The idea was to foster a collaborative approach to the music making and invite the other musicians to contribute their compositions and favourite tunes as well, rather than me having complete control over the repertoire (as was the case in the Andrea Keller Quartet). By opening things up like this, there’s diversity to the music that otherwise wouldn’t exist to the same degree.
“The internet has made the world really small. ‘Two Cities’ could really be called ‘Three Continents’ (maybe doesn’t have the same ring to it), because it was made all over the world. It was written and recorded in Australia and America, mixed in Australia, mastered in England and manufactured in Germany.”
“Half of ‘Cloud Appreciation Day’ was written before a friend died suddenly and completed after the event, so there is a bipolar quality to it. Almost every track has a distressing background, but it doesn’t always make the music depressing. In some cases, the reaction was to write more uplifting sounding music”.
Andy Fiddes’ writing shines as bright as Tinkler’s playing. The range of colours, the breadth of ideas – so many audacious chances taken, chances that all work beautifully – the mastery of the idiom: pushing the big idea of The Big Band forward while deeply knowing its traditions (you can hear echoes of the history all across Fiddes vs Tinkler).
“While studying jazz at the Victorian College of the Arts in Melbourne, this made me feel quite inadequate, but there was a point when I stopped comparing myself to all the great bebop singers and embraced my own way of making and enjoying music”.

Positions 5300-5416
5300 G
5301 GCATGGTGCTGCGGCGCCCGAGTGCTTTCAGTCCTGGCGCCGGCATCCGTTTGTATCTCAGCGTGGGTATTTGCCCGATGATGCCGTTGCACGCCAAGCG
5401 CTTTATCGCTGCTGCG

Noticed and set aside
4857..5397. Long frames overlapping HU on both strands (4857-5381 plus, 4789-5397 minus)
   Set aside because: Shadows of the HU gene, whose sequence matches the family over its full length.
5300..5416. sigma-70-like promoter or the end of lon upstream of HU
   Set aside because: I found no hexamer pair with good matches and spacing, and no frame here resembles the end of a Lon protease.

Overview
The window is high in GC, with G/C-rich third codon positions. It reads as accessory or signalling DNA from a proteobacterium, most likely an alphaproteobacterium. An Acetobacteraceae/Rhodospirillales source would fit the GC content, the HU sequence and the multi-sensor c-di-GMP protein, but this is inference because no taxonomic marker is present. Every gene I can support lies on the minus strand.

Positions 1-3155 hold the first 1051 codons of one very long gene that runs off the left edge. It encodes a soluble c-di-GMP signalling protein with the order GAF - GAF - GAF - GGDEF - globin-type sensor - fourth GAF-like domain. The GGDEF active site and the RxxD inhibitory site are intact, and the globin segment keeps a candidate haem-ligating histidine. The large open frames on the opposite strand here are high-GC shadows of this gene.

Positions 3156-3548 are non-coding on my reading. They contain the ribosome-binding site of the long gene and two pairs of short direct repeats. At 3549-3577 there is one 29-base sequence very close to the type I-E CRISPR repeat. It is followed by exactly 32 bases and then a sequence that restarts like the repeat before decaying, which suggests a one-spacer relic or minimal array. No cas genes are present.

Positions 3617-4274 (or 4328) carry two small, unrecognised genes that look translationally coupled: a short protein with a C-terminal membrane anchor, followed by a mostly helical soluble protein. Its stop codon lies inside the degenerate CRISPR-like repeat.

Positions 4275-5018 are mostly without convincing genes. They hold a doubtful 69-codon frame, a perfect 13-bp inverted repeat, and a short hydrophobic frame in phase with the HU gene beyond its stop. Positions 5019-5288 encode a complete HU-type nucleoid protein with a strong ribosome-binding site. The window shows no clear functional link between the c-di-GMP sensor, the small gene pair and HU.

“We decided to record this performance because we felt it was a good time to document the work we’ve done so far, and also because the musicians are so good. We’ve been very lucky in Melbourne to have worked with great players; it’s a great privilege to have your music played by such fantastic musicians”.
Schwing writes: “When standing at the Neck I see/hear the environment along a pitch scale. Or a colour scale.”
All songs in the album are performed with the same electrifying intensity, from the most high-energy compositions to the contemplative interpretations of standards.
JMI has received endorsements from significant jazz figures, including trumpeter Wynton Marsalis who has performed with the likes of Dizzy Gillespie, Herbie Hancock, Sonny Rollins and Sarah Vaughn, and founded one of New York’s finest jazz education facilities Jazz at Lincoln Centre. Marsalis commends JMI for developing “one of the first jazz curriculums that addresses the entire fundamental range of jazz styles… a template that should be followed by schools who are serious about the study and performance of jazz music”.
Keller’s harmonic sense throughout seems to have its own logic, following its path to places, once arrived at, are just where we want to be. Like all valid jazz writing, her compositional language seems to suit the soloists just fine, too.